Darren Ferguson could be set for a return to Wolverhampton Wanderers.
The Molineux club were relegated from the Championship on Saturday afternoon, meaning they will play in the third-tier of English football next season for the first time since 1989. This has resulted in the dismissal of Dean Saunders, who was sacked on Tuesday morning after just four months since he left Doncaster Rovers for the job.
A club statement read: “We have now begun a recruitment process, which, in conjunction with the board, will be managed by head of football development & recruitment Kevin Thelwell. The club will now take as long as is necessary to make this crucial appointment and there will be no publicly communicated timescales.”
This has been a hugely problematic time in the recent history of Wolves, who sacked Mick McCarthy after five-and-a-half years last February when they were sliding out of the Premier League. Terry Connor was appointed as his replacement for the remainder of the campaign, but he was unable to save them and they were relegated with three games left to play.
Stale Solbakken was then named as the permanent manager last summer, but after winning just five of 20 matches, he was shown the exit door in January. The decision to axe Saunders means they are now looking for their fifth boss in just 15 months, and it appears as though the early frontrunner for the position is their former midfielder Ferguson.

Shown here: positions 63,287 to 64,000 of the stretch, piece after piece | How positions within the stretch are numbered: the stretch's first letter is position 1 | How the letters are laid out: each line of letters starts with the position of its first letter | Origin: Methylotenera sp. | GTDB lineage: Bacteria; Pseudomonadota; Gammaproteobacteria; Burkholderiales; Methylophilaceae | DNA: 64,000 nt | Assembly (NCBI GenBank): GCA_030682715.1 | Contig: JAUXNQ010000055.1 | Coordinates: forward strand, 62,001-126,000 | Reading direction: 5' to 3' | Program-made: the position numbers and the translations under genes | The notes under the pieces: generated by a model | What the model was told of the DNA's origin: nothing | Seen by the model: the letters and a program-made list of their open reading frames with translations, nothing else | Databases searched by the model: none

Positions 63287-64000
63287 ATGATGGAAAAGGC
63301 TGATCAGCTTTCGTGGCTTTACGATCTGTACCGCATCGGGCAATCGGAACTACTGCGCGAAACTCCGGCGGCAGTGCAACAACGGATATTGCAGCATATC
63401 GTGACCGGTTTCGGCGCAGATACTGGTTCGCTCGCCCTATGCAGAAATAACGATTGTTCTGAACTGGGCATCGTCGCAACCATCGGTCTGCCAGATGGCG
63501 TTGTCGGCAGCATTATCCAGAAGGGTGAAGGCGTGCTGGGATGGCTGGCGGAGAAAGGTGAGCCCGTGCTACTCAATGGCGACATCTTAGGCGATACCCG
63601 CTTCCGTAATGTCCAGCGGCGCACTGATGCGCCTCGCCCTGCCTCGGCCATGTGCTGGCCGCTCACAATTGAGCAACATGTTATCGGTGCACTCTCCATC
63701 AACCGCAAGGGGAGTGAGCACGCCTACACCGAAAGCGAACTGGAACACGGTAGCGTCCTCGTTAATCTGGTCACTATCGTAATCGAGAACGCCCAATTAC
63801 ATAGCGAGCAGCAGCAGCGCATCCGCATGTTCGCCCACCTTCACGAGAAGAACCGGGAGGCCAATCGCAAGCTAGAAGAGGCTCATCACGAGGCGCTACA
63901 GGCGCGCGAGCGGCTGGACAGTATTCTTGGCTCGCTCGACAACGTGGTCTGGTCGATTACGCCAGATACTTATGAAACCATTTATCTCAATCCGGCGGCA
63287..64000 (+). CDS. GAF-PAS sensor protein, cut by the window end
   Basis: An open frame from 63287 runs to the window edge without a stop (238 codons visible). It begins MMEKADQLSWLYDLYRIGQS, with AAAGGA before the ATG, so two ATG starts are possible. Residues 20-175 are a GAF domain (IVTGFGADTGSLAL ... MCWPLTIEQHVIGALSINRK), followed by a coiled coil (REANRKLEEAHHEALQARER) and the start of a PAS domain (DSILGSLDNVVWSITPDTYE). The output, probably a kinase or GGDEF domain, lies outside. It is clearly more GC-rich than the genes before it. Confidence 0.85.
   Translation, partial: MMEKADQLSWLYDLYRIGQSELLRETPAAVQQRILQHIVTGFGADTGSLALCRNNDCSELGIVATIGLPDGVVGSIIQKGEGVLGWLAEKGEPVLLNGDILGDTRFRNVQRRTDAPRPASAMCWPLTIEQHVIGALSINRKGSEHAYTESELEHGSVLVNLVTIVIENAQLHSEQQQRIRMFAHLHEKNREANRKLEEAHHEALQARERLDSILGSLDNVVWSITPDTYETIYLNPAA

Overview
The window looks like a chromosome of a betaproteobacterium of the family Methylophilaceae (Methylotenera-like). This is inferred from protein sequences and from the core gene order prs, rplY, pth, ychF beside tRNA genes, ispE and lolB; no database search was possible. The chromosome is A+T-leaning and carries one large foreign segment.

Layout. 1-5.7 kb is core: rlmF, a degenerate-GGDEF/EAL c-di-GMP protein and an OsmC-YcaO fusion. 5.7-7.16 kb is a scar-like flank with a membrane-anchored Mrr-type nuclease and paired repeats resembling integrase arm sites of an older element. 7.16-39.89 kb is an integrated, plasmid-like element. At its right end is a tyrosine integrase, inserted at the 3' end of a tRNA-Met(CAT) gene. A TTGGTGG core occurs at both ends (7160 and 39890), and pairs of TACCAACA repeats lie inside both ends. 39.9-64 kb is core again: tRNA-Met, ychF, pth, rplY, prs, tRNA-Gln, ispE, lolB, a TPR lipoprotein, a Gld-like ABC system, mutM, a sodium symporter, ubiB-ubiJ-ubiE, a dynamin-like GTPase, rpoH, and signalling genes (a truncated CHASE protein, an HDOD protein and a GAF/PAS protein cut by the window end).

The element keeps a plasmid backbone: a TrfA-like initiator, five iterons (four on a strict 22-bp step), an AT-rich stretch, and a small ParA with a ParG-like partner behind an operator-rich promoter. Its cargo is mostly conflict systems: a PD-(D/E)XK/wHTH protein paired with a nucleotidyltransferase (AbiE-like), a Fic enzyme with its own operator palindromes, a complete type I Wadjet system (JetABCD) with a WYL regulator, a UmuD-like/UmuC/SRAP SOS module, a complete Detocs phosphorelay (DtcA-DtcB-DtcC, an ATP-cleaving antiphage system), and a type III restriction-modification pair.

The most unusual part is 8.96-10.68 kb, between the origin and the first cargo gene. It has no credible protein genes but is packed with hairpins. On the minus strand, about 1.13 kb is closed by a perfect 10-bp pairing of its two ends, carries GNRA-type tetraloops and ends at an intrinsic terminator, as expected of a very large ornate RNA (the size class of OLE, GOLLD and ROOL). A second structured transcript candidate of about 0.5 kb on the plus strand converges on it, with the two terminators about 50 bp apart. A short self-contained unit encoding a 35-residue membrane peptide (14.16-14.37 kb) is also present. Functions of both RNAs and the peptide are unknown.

The son of Manchester United manager Sir Alex, the 41-year-old spent five years at Wolves from 1994 to 1999, making 117 appearances in the second-tier. Aside from a 12-month spell at Preston North End, Ferguson has been in charge of Peterborough United since 2007, during which time he has led them to three promotions.
This season, though, they have suffered relegation from the Championship, but with a different expectation, their demotion is hardly comparable to that of Wolves. Speaking after the 3-2 defeat to Crystal Palace which condemned them to League One football next season, Ferguson admitted he was unsure if he would continue to London Road.
“I can’t go on about next season. It’s not the right time,” he told BBC Radio Cambridgeshire. “I’ll talk about that when it’s right. I’m devastated for the club. I’ve never worked for a better group of players. It will have an effect on the club as a whole, financially it’s a huge difference. As a group we won’t get to do what I felt we could do.”
Other contenders for the job include Kenny Jackett, who on Tuesday left his role as Millwall manager after nearly six years in charge. But speaking to talkSPORT, Lions chief executive Andy Ambler said: “Kenny has assured us he doesn’t have another job lined up and I believe him. At the end of the day, we will wish him the best, but I’d like to think the Wolves situation is purely coincidence and I think that is the case.”